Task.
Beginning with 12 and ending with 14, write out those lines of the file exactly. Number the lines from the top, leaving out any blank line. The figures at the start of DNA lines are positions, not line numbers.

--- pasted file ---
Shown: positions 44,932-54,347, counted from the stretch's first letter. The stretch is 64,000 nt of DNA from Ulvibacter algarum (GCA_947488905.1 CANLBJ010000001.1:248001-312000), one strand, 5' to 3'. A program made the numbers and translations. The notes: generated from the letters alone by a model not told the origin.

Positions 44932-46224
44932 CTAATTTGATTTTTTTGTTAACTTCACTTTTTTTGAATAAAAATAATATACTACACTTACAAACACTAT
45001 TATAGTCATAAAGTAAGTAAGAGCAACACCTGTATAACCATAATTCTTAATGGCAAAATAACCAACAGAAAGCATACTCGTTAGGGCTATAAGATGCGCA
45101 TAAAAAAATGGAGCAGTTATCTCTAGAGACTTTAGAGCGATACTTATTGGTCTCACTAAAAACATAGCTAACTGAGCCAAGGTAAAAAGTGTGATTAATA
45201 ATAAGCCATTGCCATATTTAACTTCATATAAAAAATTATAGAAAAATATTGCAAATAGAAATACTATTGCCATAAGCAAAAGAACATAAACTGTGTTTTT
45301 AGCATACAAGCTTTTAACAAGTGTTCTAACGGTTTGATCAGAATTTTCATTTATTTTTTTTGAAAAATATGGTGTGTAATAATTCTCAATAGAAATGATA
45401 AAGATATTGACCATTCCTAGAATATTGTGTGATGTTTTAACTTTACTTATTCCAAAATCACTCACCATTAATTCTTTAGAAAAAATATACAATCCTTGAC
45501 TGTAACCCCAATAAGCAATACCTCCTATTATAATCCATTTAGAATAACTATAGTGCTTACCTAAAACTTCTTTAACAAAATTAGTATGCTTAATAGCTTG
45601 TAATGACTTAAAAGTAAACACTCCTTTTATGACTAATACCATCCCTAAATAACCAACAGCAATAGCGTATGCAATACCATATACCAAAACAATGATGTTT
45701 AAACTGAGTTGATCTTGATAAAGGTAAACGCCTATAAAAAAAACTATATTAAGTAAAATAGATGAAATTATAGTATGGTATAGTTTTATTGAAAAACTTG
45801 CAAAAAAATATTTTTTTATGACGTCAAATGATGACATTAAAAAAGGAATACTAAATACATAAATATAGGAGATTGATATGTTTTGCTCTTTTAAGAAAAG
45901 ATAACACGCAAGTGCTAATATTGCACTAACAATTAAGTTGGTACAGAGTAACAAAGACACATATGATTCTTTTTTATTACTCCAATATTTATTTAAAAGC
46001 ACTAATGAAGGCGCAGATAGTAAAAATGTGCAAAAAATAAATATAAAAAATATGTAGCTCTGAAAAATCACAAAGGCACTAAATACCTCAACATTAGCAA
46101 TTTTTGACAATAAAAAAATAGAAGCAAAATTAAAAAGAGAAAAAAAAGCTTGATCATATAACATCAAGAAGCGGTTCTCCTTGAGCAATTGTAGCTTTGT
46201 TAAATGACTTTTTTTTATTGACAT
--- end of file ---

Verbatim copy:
45801 CAAAAAAATATTTTTTTATGACGTCAAATGATGACATTAAAAAAGGAATACTAAATACATAAATATAGGAGATTGATATGTTTTGCTCTTTTAAGAAAAG
45901 ATAACACGCAAGTGCTAATATTGCACTAACAATTAAGTTGGTACAGAGTAACAAAGACACATATGATTCTTTTTTATTACTCCAATATTTATTTAAAAGC
46001 ACTAATGAAGGCGCAGATAGTAAAAATGTGCAAAAAATAAATATAAAAAATATGTAGCTCTGAAAAATCACAAAGGCACTAAATACCTCAACATTAGCAA